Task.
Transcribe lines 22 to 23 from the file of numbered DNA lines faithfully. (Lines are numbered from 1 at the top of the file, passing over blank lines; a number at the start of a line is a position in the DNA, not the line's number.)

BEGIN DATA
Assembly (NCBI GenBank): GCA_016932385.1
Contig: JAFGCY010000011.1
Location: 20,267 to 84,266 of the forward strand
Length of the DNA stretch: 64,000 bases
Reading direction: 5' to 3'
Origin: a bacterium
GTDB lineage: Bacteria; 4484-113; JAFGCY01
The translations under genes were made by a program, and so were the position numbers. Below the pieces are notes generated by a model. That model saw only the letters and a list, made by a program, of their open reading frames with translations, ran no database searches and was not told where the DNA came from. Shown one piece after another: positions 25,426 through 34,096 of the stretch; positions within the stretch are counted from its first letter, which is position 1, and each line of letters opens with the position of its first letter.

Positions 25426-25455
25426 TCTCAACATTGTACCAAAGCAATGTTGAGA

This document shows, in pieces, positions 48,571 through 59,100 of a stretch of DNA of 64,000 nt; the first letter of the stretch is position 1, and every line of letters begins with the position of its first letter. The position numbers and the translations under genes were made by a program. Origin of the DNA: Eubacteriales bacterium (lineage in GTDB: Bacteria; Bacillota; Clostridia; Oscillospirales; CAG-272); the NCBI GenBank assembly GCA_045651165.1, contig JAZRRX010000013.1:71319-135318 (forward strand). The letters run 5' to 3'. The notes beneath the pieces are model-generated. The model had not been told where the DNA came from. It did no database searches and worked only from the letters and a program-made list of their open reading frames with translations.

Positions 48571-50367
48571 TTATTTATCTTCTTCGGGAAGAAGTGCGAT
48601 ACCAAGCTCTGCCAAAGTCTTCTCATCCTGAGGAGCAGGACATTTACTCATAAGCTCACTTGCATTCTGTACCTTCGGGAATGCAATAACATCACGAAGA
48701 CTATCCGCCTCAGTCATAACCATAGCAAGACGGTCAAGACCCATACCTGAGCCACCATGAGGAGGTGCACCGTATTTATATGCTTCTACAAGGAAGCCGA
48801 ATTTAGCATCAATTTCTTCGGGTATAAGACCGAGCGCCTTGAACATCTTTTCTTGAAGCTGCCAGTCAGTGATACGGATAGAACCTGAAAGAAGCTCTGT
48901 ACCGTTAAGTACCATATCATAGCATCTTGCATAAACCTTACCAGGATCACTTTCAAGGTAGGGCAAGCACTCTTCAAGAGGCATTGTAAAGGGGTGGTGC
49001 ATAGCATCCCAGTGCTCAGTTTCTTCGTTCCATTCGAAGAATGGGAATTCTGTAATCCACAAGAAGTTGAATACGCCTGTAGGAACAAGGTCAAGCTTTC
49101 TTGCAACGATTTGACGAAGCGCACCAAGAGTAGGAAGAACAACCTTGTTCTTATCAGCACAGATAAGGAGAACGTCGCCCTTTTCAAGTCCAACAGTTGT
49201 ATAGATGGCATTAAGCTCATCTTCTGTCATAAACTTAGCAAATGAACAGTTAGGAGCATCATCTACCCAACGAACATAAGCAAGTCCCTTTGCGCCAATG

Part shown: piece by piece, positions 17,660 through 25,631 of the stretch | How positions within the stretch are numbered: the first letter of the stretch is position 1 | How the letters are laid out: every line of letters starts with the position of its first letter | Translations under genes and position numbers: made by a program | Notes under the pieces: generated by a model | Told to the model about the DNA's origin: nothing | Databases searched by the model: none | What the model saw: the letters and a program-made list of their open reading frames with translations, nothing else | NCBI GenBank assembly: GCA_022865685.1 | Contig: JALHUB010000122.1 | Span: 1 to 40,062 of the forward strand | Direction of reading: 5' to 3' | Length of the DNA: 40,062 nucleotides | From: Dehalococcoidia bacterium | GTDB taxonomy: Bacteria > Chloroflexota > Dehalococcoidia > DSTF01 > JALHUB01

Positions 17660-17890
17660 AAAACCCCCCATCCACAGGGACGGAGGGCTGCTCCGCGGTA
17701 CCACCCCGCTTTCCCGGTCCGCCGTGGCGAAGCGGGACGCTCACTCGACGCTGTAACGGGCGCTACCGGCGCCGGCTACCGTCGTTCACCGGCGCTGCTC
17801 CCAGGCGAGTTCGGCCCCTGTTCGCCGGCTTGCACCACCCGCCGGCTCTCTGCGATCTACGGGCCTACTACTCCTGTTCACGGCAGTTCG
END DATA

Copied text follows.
Positions 17660-17890
17660 AAAACCCCCCATCCACAGGGACGGAGGGCTGCTCCGCGGTA